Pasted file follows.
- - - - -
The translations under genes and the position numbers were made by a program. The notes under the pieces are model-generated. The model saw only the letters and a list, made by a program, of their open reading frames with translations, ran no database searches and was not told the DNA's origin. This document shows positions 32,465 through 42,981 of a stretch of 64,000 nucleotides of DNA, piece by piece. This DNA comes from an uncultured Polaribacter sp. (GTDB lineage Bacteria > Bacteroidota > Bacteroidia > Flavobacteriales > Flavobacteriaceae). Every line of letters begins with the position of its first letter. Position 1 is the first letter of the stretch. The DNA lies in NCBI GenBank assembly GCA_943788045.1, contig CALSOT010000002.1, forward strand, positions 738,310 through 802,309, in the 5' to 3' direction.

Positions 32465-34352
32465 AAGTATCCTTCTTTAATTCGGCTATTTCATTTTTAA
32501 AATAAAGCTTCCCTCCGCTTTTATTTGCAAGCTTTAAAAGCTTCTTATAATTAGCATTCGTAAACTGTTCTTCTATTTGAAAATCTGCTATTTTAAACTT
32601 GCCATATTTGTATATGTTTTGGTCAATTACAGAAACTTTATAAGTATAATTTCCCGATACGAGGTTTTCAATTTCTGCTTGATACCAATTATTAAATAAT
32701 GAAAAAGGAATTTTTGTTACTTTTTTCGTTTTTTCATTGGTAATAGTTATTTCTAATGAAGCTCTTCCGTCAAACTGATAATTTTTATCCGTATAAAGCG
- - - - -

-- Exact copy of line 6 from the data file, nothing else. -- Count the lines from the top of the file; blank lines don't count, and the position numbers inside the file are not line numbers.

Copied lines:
32701 GAAAAAGGAATTTTTGTTACTTTTTTCGTTTTTTCATTGGTAATAGTTATTTCTAATGAAGCTCTTCCGTCAAACTGATAATTTTTATCCGTATAAAGCG